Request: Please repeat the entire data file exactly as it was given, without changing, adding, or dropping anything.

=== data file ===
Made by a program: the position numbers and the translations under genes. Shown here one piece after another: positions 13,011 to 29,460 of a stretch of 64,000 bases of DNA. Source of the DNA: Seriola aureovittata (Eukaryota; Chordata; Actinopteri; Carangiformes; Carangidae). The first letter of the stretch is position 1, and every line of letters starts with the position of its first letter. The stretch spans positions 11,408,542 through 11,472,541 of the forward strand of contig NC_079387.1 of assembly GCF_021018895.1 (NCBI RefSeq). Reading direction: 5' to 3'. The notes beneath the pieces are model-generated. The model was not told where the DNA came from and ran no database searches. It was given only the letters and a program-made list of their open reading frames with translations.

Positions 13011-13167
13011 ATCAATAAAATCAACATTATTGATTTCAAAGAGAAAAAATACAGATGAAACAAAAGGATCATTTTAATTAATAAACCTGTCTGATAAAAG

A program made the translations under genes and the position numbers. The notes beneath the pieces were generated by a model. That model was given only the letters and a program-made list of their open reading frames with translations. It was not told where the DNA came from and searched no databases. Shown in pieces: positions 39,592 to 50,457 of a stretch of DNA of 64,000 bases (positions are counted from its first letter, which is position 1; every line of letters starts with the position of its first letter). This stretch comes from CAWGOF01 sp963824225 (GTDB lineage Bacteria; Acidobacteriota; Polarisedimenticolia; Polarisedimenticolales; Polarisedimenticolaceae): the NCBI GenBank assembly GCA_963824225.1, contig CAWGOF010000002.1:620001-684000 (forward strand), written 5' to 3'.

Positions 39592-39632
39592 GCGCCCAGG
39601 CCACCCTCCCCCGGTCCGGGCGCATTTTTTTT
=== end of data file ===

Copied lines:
Made by a program: the position numbers and the translations under genes. Shown here one piece after another: positions 13,011 to 29,460 of a stretch of 64,000 bases of DNA. Source of the DNA: Seriola aureovittata (Eukaryota; Chordata; Actinopteri; Carangiformes; Carangidae). The first letter of the stretch is position 1, and every line of letters starts with the position of its first letter. The stretch spans positions 11,408,542 through 11,472,541 of the forward strand of contig NC_079387.1 of assembly GCF_021018895.1 (NCBI RefSeq). Reading direction: 5' to 3'. The notes beneath the pieces are model-generated. The model was not told where the DNA came from and ran no database searches. It was given only the letters and a program-made list of their open reading frames with translations.

Positions 13011-13167
13011 ATCAATAAAATCAACATTATTGATTTCAAAGAGAAAAAATACAGATGAAACAAAAGGATCATTTTAATTAATAAACCTGTCTGATAAAAG

A program made the translations under genes and the position numbers. The notes beneath the pieces were generated by a model. That model was given only the letters and a program-made list of their open reading frames with translations. It was not told where the DNA came from and searched no databases. Shown in pieces: positions 39,592 to 50,457 of a stretch of DNA of 64,000 bases (positions are counted from its first letter, which is position 1; every line of letters starts with the position of its first letter). This stretch comes from CAWGOF01 sp963824225 (GTDB lineage Bacteria; Acidobacteriota; Polarisedimenticolia; Polarisedimenticolales; Polarisedimenticolaceae): the NCBI GenBank assembly GCA_963824225.1, contig CAWGOF010000002.1:620001-684000 (forward strand), written 5' to 3'.

Positions 39592-39632
39592 GCGCCCAGG
39601 CCACCCTCCCCCGGTCCGGGCGCATTTTTTTT